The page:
1

we've a python function that can be achieved in 2 ways 1st method

def complexity_1(x, y):
    if 2 == x and 3 == y:
        a=3
        b=4
        c = a + b
    elif 2 == x and not 3 == y:
        a = 3
        b = 5
        c = a + b
    else:
        c=5
    return c

2nd method

def complexity_2(x, y):
    if 2 == x:
        a=3
        if y==3:
            b=4
        else:
            b=5

        c = a + b
    else:
        c=5
    return c

Which is the better way to do it the first one east to understand and reduces cyclomatic complexity but you're having duplicated code c=a+b and a=3 twice, but in the 2nd method you don't have that duplication but hard to go through the logic which one is better and right way to do?

3

1 Answer 1

5

How about:

def complexity_3(x, y):
    if 2 != x:
       return 5

    return (7 if (3 == y) else 8)

Don't be afraid to exit a function from multiple locations. That advice was specific to assembly, and means always return to the caller that called you. This is (excluding some safe compiler optimisations) enforced by functions and return.

Also don't sweat cyclomatic complexity. Its a way of calculating branching, nothing more. Only the most uninteresting pieces of code that do not change their own behaviour, do not branch. Everything else necessarily must branch. Of course if the branching becomes too high (say spaghetti code) then yes some cleanup is required.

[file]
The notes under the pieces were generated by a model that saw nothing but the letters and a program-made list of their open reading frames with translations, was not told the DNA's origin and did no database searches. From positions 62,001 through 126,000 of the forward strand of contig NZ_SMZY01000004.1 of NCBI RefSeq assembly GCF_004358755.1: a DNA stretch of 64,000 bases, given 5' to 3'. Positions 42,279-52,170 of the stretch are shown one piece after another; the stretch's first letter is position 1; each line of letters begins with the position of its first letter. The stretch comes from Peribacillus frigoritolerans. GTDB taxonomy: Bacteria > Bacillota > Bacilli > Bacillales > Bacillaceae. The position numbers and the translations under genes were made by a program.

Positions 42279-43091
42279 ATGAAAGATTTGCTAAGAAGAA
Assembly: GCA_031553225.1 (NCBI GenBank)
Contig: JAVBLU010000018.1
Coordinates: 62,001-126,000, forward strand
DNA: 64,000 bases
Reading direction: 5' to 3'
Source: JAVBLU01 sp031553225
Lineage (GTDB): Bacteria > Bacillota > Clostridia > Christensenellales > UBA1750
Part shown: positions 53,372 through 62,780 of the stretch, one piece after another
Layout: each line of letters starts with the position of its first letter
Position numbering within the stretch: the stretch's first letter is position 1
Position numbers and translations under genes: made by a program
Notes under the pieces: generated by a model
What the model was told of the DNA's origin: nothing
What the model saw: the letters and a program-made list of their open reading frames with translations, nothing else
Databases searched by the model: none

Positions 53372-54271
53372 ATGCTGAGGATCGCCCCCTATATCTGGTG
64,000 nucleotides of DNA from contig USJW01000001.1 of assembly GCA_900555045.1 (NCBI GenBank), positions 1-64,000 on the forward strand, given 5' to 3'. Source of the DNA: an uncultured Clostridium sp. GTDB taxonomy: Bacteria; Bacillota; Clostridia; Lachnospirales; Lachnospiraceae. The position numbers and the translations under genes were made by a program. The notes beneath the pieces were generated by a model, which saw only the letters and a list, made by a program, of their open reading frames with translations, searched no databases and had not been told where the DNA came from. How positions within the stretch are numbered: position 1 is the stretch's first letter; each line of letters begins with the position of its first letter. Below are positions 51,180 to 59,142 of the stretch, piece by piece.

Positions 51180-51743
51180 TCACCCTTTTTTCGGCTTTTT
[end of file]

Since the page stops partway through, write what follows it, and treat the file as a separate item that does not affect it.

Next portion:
And finally code should be written to be maintainable. And by maintainable I mean very readable, because that is the single slowest thing this code will ever do. There are many ways to try and achieve this. The simplest way is to get the new guy on the team to read it. The next best way is to just get someone else to read it the longer they take/more questions they have, the harder the code is to read.

4
  • I like your answer but in the return (7 if (3 == y) else 8) for simplicity I replaced with constants but how would you deal with a variable? ex: ``` def complexity_2(x, y,z): if 2 == x: a=3 if y==3: b=z else: b=z+2 c = a + b else: c=5 return c ``` Jul 10, 2020 at 2:19
  • Push and Pull. Identify the common parts and either push or pull them into another scope. You have two concerns floating in this code, the calculation itself, and what parameters to pass to it. So the complicated calc a+b might be pushed down to def calc(a, b): return a + b. The setup for the cal is then if (cond): return calc(x,6) else return calc(y, z - x) style. Perhaps the decision about the content of c being z*2 - x or x * cos(z) could be pulled up and passed in as another argument.
    – Kain0_0
    Jul 10, 2020 at 3:21
  • This is a great answer. I think it's helpful to know that a lot of tools calculate cyclomatic complexity incorrectly but counting every return as another path. So while I think this has the same complexity as the other examples (3), a tool might incorrectly report this as having a complexity of 4. What's even more annoying is that because these tools do this, a fair amount of people believe that's the right way to calculate it.
    – JimmyJames
    Jul 10, 2020 at 18:55
  • 1
    What's the quickest way to distract a developer? Give them a metric to optimise. What's the quickest way to make awful code? Give the developer an awful metric. Cyclomatic Complexity (correctly implemented) is a way to get a qualitative feel, in no way should it represent a goal.
    – Kain0_0
    Jul 12, 2020 at 23:27

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